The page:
New modelling released Wednesday by Ontario’s COVID-19 science advisory table says more than 85 per cent of the eligible population needs to be vaccinated to avoid a lockdown this fall due to the highly contagious delta variant.
The table said Ontarians also need to reduce contacts to about 70 per cent of pre-pandemic levels until vaccination levels are high enough to protect the population. To reduce contacts, the table recommends:
- Reducing indoor density, maintaining physical distancing, limiting large gatherings.
- Continuing indoor mask policies and working from home.
- Implementing policies that accelerate vaccination (e.g. certificates, mandates, outreach).
The table confirmed that Ontario is in the fourth wave of the pandemic and it said its modelling predicts the resulting spike in cases will be “substantial.”
“Vaccination offers substantial protection against severe health outcomes. We do not expect to see the same proportion of severely ill cases in the vaccinated. Among the unvaccinated, we do expect to see a rapid increase in the number of seriously ill people needing hospital care as workplaces and education re-open in September,” the table said.
“The fourth wave will affect all age groups with the potential to exceed ICU capacity.”
The table said if Ontario cannot reduce transmission and accelerate vaccination, the number of people in intensive care units suffering from COVID-19 could exceed that of the third wave by October. You can read the full document for yourself at the bottom of this story.
In its modelling, the table notes that public health measures, together with vaccination, can help to control the fourth wave.
Vaccination will make the difference, it says.
“Unvaccinated people have a 6-fold higher risk of symptomatic COVID-19 disease, a 30-fold higher risk of being in the hospital and 48-fold higher risk of being in the ICU compared to the fully vaccinated,” the table said.
The fourth wave means the province is facing “exponential growth” in cases, said Dr. Peter Juni, the table’s scientific director and a professor of medicine and epidemiology at the University of Toronto.
“What the modelling actually shows is that, if we continue on the general trajectory we were on in August and just believe that we can do all of this now with the current vaccine coverage, this won’t work out,” Juni said on Wednesday.
“We will again be in a situation by October, or so, where our ICUs will start to be challenged more and more.”
Juni said the province needs not only a vaccination rate of 85 per cent or higher, but also some public health restrictions.
“And that’s where now the vaccine certificates that were announced today for Ontario will come in.”
The above 85 per cent coverage is needed in all age groups and all areas of the province, he said.
More than 83 per cent of Ontario residents aged 12 and older had at least one dose of a COVID-19 vaccine as of Wednesday and more than 76 per cent had both doses.
‘Continued vigilance’ needed, province says
Alexandra Hilkene, spokesperson for Ontario Health Minister Christine Elliott, said the pandemic continues to pose challenges for the provincial government.
“There’s no question the months ahead will require continued vigilance as we confront the fourth wave,” Hilkene said in a statement.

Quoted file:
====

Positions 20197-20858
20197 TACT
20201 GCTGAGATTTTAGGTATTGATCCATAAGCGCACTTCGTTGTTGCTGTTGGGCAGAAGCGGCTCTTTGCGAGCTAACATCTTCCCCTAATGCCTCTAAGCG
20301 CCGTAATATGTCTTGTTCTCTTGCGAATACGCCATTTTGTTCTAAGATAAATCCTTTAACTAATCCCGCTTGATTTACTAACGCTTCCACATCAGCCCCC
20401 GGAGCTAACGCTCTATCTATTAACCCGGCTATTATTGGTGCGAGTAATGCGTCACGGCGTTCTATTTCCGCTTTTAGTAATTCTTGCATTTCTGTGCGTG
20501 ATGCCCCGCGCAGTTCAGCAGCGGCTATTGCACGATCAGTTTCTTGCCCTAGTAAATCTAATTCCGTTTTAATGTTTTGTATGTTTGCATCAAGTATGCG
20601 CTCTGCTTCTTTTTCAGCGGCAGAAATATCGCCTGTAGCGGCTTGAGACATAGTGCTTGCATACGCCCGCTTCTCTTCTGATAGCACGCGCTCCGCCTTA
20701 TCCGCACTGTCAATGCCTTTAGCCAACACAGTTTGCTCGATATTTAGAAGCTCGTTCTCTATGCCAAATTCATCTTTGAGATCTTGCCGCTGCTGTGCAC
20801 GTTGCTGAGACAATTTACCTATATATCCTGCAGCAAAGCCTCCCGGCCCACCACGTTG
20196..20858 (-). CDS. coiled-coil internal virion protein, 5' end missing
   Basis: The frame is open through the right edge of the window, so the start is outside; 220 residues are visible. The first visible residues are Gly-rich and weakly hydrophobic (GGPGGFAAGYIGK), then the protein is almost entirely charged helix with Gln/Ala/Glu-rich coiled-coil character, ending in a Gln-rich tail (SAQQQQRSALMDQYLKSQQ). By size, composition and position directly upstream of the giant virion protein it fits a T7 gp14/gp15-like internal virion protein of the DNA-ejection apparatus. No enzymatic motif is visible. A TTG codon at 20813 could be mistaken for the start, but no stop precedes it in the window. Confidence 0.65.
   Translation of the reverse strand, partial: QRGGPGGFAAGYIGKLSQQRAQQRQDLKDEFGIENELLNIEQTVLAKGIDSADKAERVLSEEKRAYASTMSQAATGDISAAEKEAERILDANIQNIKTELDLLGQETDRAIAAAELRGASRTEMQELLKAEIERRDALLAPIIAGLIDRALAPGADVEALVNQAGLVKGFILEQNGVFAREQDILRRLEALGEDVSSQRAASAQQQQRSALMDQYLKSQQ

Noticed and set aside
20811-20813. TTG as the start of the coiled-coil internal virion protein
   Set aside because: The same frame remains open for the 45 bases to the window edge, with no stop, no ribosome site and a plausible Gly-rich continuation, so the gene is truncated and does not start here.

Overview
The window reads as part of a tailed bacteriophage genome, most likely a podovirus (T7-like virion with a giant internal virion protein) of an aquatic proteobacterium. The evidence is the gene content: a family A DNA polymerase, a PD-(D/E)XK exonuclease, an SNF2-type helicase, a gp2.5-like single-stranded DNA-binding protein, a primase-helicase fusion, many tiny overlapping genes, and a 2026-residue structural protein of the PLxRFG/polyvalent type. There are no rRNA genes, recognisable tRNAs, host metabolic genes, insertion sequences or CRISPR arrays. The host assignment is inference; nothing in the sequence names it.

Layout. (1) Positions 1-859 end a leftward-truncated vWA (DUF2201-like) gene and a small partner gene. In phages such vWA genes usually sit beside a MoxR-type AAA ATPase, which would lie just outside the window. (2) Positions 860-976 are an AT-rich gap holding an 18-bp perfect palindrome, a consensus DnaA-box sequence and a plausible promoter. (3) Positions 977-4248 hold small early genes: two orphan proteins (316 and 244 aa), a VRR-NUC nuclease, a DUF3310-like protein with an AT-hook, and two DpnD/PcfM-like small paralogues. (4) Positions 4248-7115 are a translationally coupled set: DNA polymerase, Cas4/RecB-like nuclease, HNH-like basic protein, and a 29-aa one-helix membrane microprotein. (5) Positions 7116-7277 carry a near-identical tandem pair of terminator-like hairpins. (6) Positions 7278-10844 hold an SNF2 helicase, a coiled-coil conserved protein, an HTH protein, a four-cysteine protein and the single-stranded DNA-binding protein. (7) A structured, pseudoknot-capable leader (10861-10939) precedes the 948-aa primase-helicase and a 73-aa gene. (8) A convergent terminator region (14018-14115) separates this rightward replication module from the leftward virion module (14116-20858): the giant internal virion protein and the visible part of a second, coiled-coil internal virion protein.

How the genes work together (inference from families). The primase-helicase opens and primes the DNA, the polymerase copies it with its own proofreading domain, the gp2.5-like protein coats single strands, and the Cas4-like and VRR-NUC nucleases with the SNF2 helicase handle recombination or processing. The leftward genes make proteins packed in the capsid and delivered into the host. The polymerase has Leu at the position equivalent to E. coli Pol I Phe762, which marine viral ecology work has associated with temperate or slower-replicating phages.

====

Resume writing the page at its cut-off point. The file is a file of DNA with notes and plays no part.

Hilkene said the government believes that Ontario is doing better than other jurisdictions because it has kept public health measures in place.
Those measures include indoor masking and capacity limits and its “last mile strategy” to bring vaccine doses to those not yet vaccinated or fully vaccinated.
Dr. Kieran Moore, Ontario’s chief medical officer of health, advised the province to reopen cautiously and, as a result, Ontario has reported one of the lowest rates of active COVID-19 cases at 40 per 100,000, she said. Both B.C. and Alberta have higher active case rates, she added.
“We are confident that Ontario is currently trending between the projected medium- and best-case scenario,” Hikene said.
The province’s new vaccine passport system, revealed earlier in the day, will “further improve” Ontario’s situation, she said.
According to the province, the table’s modelling provides a range of forecasting, from a best- to worst-case scenarios.
“Due to Ontario’s cautious approach and continued adherence to public health measures, we have never experienced the worst-case scenario,” the government said.
Opposition criticizes timing
Liberal Leader Steven Del Duca says the province should have released the modelling earlier in the summer, not the week before schools are set to reopen.
“[Premier] Doug Ford’s strategy of waiting until the very last moment to take action has jeopardized our province’s re-opening,” Del Duca said in a statement.
He said the Ontario Liberals called for mandatory vaccinations for health-care and education workers, vaccine certificates and 10 days of paid sick leave more than a month ago.
NDP Leader Andrea Horwath also said the late release of the modelling is concerning.
“It’s clear now that Doug Ford must use all of the resources of the provincial government to break down barriers and urgently vaccinate every eligible Ontarian,” she said.
“Class sizes must be made smaller so we can reduce contacts to less than 70 per cent of pre-pandemic levels. Doug Ford needs to act now to accelerate vaccine certificate rollout and improve this policy to better protect the most vulnerable among us.”
The modelling comes after Dr. David Fisman, a professor of epidemiology at the University of Toronto’s Dalla Lana School of Public Health, resigned from the table because, he alleged, it delayed publication of its pandemic projections for the fall due to political interference. The table has denied the allegation.
You can read the full projections document below: